The Pac-12’s statement Sunday evening about a momentous officiating gaffe in Berkeley provided some insight into what happened but missed the mark with regard to why and how it happened.
Why was Washington State called for, and assessed, an illegal hands-to-the-face penalty that was committed by Cal?
How did the gaffe, which resulted in a 57-yard mistake in field position, go unnoticed by officials on the field, in the replay booth and in the command center in San Francisco?
Without the why or the how, the Pac-12 statement intended to provide transparency fell short.
Worry not: The Hotline has cracked the case.
It’s not a satisfying answer for Washington State, or for anyone frustrated with Pac-12 officiating.
But it solves the mystery.
In the headline of its statement, the Pac-12 used the phrase “mechanics error” to describe the breakdown.
Disregard that. It’s misleading.
Referee Matt Richards, whFo called and assessed the penalty, had a mental lapse.
He had a titanic brain fart.
It’s as simple and painful (for the Cougars) as that.
It was so simple, in fact, that the conference had no way to prevent Richards from making the error and no way to correct the situation before it was too late — before the next play was run and the gaffe became permanent.
The Hotline has reviewed multiple replays of the sequence over the past 48 hours, allowing us to spot the shortcomings in the conference’s statement and ultimately discover the crucial how and why.
Richards, as the referee, was positioned in the end zone behind Washington State returner Travell Harris on a kickoff with approximately 10 minutes remaining in the third quarter.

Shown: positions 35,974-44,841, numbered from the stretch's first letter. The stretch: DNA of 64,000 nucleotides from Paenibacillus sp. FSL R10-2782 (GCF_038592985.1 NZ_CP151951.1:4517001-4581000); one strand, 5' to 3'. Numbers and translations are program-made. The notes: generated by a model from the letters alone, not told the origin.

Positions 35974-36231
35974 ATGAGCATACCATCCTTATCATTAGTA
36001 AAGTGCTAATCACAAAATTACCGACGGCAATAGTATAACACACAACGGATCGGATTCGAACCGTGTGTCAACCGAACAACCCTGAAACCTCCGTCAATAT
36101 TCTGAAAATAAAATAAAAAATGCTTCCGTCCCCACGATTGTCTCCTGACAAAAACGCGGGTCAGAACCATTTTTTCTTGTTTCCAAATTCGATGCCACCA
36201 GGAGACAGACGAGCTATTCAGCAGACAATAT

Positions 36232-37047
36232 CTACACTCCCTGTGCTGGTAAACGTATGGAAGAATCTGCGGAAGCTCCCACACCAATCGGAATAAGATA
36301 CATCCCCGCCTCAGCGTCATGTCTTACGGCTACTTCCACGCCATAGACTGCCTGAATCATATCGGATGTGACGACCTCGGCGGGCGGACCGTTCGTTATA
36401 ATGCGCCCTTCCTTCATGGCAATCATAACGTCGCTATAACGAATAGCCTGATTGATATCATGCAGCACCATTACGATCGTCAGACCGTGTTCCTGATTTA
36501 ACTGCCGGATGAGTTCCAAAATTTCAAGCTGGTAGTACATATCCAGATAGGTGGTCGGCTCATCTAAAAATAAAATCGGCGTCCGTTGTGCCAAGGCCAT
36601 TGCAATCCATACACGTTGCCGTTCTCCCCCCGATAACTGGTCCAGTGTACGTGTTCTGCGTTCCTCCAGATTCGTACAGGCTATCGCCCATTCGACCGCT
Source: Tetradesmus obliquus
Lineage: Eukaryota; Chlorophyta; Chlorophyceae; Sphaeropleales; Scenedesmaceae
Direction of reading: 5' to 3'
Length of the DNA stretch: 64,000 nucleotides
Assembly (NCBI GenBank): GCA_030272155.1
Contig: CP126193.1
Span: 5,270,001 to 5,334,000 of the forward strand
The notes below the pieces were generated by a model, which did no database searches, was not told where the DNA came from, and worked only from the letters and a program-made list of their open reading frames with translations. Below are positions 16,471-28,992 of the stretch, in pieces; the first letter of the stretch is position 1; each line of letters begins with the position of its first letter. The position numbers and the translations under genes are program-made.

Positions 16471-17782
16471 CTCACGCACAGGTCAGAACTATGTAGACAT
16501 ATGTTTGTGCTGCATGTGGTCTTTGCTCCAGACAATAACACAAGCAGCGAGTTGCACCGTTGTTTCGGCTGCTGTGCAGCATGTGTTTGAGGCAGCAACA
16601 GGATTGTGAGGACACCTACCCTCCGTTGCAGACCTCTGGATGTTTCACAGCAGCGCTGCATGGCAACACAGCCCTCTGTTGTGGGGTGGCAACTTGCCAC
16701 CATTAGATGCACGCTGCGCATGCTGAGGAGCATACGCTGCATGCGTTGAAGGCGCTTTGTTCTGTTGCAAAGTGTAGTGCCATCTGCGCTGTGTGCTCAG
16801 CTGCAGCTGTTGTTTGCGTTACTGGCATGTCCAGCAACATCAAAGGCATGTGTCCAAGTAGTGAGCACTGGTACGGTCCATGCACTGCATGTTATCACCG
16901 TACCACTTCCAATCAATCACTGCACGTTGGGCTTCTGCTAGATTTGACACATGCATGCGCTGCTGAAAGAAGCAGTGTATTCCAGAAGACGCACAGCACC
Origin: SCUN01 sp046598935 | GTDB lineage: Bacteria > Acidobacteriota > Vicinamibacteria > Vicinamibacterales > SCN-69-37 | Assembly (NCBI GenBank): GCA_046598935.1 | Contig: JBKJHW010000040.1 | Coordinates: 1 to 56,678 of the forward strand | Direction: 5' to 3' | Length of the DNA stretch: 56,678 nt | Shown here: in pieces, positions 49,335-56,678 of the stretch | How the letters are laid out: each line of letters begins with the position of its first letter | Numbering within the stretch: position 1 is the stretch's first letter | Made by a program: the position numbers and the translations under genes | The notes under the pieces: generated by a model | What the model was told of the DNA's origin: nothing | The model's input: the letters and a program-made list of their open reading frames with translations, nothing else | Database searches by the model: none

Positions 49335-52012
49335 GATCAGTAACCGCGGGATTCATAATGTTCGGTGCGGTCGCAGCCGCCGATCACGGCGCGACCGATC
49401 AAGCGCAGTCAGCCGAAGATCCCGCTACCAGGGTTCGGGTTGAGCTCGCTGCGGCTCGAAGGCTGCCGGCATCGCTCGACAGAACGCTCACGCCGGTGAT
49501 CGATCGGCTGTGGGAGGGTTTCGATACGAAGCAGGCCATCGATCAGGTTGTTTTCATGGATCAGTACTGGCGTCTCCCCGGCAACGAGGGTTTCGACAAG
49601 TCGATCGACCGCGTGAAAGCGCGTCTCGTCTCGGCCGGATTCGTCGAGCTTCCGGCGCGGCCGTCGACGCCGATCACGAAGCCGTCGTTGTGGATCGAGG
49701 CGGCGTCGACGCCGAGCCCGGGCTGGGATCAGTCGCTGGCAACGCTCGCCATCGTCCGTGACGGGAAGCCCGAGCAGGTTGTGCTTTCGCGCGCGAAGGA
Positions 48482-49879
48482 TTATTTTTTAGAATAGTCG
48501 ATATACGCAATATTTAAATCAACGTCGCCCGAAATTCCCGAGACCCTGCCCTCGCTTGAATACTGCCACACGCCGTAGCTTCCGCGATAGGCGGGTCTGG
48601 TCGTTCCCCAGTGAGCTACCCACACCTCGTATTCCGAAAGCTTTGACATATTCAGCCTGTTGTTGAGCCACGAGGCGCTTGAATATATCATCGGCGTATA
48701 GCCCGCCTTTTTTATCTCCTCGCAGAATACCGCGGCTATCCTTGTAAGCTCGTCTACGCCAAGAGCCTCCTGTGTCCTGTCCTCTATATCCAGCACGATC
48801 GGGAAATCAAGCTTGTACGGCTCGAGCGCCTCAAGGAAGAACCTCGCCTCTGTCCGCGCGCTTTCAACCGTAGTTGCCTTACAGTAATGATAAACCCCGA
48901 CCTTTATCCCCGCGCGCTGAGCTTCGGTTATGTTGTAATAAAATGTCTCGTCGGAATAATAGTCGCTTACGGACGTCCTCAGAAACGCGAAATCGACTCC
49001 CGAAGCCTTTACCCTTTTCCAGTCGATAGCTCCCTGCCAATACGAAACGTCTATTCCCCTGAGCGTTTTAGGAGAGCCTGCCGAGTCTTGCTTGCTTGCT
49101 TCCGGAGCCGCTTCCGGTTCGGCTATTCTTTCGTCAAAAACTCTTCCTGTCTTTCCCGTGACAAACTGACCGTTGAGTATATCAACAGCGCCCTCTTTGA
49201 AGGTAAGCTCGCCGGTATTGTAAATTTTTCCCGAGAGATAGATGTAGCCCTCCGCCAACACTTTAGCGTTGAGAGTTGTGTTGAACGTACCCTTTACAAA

He correctly spotted the hands-to-the-face infraction committed by Cal’s Ben Moos (uniform No. 15) on Washington State’s Halid Djibril (No. 42) — a sequence that began at the 19 yard-line and culminated at the 16.
Then Richards, from behind the play, threw his flag and alerted his crew.
He then followed routine: He flipped on his mic, addressed the crowd and announced the penalty “on the receiving team number 15.”
Harris had returned the punt to the 50, but the infraction “on the receiving team” was committed at the 16.
Account for half the distance to the goal-line, and the ball was spotted at the eight.
Then the Cougars threw a short pass on first down … and Richards realized his mistake.
The wires had gotten crossed in his brain: He had believed Cal was the receiving team.
And in those few seconds, the damage was done.
Because the ball had been snapped for the ensuing play, there was no going back … no way to correct what had been a 57-yard mistake.
Washington State, which trailed 20-11, should have started its drive at Cal’s 35 yard-line: The kick return to the 50, plus 15 yards for the penalty.
How do we know Richards had a mental lapse — that it was human error, not a “mechanics error”?
The Hotline was able to review footage of the sequence that we hadn’t previously seen.
Listen carefully to Richards as he announces the penalty to the crowd.
At the end of his explanation is this:
“First down, Cal.”
In the moment, you think nothing of it. You assume he misspoke, as referees sometimes do.
But when added to the entirety of the sequence, the mystery is solved:
From the moment Richards spotted the hands-to-the-face, he had it stuck in his head that Cal was the receiving team.
And from his perspective, everything was executed properly: